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David Sussman [15]David G. Sussman [1]
  1. David Sussman (2010). Review of Pablo Muchnik, Kant's Theory of Evil: An Essay on the Dangers of Self-Love and the Aprioricity of History. [REVIEW] Notre Dame Philosophical Reviews 2010 (7).
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  2. David Sussman (2010). The Second-Person Standpoint: Morality, Respect, and Accountability. Journal of Moral Philosophy 7 (3):414-416.
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  3. David Sussman (2010). Unforgivable Sins? Revolution and Reconciliation in Kant. In Sharon Anderson-Gold & Pablo Muchnik (eds.), Kant's Anatomy of Evil. Cambridge University Press
  4. James M. Lindsay, Stephen Schlesinger, Kishore Mahbubani, Ruth Wedgwood, John J. Davenport, Francisco Panizza, Romina Miorelli, Jessica Wolfendale & David Sussman (2009). Carnegie Council. Ethics and International Affairs 23.
     
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  5. David Sussman (2009). For Badness' Sake. Journal of Philosophy 106 (11):613-628.
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  6. David Sussman (2009). Kant's Repugnant Conclusion : Exceptions, Emergencies, and the 'Supposed Right to Lie'". In Clancy W. Martin (ed.), The Philosophy of Deception. Oxford University Press
     
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  7. David Sussman (2009). On the Supposed Duty of Truthfulness : Kant on Lying in Self-Defense. In Clancy W. Martin (ed.), The Philosophy of Deception. Oxford University Press 225.
  8. David Sussman (2009). "Torture Lite": A Response. Ethics and International Affairs 23 (1):63-67.
    A morally significant distinction between full torture and torture lite, says Sussman, would attend to the role that fear and hope play in the experience. Full torture would thus be treatment that aims to make its victim feel absolutely vulnerable and utterly powerless.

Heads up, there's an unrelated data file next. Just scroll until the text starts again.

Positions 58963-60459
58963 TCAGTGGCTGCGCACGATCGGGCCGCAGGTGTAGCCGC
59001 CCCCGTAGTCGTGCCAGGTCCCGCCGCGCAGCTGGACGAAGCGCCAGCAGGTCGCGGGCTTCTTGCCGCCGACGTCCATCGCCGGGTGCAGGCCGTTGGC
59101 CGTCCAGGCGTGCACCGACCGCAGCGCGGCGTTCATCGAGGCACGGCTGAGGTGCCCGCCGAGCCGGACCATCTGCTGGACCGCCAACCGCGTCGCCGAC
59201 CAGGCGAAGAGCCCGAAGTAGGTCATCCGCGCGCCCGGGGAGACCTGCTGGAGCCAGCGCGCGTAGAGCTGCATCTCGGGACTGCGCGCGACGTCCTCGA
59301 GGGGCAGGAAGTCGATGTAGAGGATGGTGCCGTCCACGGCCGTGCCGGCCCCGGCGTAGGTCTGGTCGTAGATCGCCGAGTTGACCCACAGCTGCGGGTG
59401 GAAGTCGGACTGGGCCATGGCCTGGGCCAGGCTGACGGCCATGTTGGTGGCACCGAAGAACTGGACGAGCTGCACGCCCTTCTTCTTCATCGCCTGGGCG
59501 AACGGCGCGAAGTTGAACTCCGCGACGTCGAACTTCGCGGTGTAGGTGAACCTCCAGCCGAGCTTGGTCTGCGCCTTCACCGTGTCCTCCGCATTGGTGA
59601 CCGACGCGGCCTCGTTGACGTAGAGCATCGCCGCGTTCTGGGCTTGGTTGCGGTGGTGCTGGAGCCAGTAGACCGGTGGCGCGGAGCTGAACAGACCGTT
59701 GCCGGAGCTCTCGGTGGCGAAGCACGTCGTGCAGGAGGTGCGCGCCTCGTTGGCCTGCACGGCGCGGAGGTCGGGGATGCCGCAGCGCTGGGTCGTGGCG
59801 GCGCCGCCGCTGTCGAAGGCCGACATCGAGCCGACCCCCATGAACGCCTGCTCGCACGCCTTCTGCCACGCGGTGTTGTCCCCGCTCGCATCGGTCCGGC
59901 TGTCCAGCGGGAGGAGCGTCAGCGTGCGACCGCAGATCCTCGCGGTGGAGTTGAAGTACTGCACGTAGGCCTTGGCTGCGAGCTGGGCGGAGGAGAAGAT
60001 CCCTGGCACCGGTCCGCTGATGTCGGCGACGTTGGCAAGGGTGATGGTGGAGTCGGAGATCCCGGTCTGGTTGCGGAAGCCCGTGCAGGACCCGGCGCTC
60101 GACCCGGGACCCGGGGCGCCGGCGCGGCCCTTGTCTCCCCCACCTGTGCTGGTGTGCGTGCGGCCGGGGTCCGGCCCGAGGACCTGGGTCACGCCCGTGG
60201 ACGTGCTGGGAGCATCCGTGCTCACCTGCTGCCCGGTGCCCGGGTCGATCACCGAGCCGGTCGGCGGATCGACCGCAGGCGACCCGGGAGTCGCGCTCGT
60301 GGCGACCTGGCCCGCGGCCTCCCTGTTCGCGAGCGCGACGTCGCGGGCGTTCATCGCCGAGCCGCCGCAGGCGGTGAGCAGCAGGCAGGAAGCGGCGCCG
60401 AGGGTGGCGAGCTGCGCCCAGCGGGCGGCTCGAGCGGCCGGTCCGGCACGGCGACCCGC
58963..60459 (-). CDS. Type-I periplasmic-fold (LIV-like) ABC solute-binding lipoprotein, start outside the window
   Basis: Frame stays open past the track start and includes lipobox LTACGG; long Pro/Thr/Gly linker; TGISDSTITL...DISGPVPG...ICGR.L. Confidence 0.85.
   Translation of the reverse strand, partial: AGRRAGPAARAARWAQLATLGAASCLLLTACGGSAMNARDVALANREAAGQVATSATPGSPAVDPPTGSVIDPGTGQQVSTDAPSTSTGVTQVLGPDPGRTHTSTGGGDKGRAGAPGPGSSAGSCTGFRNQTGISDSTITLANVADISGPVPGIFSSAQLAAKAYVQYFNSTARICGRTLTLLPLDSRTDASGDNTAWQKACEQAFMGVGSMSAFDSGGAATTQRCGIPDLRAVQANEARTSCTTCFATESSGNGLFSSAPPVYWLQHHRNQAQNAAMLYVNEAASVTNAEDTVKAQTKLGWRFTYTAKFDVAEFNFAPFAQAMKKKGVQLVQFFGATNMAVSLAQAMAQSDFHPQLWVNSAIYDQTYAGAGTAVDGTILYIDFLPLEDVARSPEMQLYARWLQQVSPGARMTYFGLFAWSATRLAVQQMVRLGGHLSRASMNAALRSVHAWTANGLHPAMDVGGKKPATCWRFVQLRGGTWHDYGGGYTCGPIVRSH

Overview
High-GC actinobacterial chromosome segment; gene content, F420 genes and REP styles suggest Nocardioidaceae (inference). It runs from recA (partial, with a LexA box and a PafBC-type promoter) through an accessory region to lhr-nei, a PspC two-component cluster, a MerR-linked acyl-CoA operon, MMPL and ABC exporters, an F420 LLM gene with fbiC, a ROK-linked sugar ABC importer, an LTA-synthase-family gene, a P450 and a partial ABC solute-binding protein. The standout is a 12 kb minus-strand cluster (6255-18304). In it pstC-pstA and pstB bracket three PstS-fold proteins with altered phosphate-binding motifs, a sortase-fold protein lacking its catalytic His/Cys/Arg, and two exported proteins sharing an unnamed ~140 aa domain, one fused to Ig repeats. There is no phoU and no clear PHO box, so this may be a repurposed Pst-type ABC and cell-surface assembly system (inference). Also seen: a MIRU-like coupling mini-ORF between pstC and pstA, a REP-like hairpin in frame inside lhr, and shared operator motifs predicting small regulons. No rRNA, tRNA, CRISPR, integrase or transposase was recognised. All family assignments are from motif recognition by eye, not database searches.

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  9. David Sussman (2008). From Deduction to Deed: Kant's Grounding of the Moral Law. Kantian Review 13 (1):52-81.
    In the Critique of Practical Reason, Kant presents the moral law as the sole ‘fact of pure reason’ that neither needs nor admits of a deduction to establish its authority. This claim may come as a surprise to many readers of his earlier Groundwork of the Metaphysics of Morals. In the last section of the Groundwork, Kant seemed to offer a sketch of just such a ‘deduction of the supreme principle of morality’ . Although notoriously obscure, this sketch shows that (...)
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  10. David Sussman (2008). Shame and Punishment in Kant's Doctrine of Right. Philosophical Quarterly 58 (231):299–317.
    In the Doctrine of Right, Kant claims that killings motivated by the fear of disgrace should be punished less severely than other murders. I consider how Kant understands the mitigating force of such motives, and argue that Kant takes agents to have a moral right to defend their honour. Unlike other rights, however, this right of honour can only be defended personally, so that individuals remain in a 'state of nature' with regard to any such rights, regardless of their political (...)
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  11. David Sussman (2005). Kantian Forgiveness. Kant-Studien 96 (1):85-107.
    Although Kant’s moral philosophy is often presented as a kind of secularized Christianity, Kant seems to have very little to say about forgiveness, a topic of some traditional Christian interest. This reticence is particularly striking when we consider the central role in Kant’s thought played by ideas of obligation, responsibility and guilt.
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  12. David Sussman (2005). Perversity of the Heart. Philosophical Review 114 (2):153-177.
  13. David Sussman (2005). What's Wrong with Torture? Philosophy and Public Affairs 33 (1):1–33.
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  14. David Sussman (2003). Review of Daniel Robinson, Praise and Blame: Moral Realism and its Applications. [REVIEW] Notre Dame Philosophical Reviews 2003 (1).
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  15. David Sussman (2003). The Authority of Humanity. Ethics 113 (2):350-366.
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  16. David G. Sussman (2001). The Idea of Humanity: Anthropology and Anthroponomy in Kant's Ethics. Routledge.
    Examining the significance of Kant's account of "rational faith," this study argues that he profoundly revises his account of the human will and the moral philosophy of it in his later religious writings.
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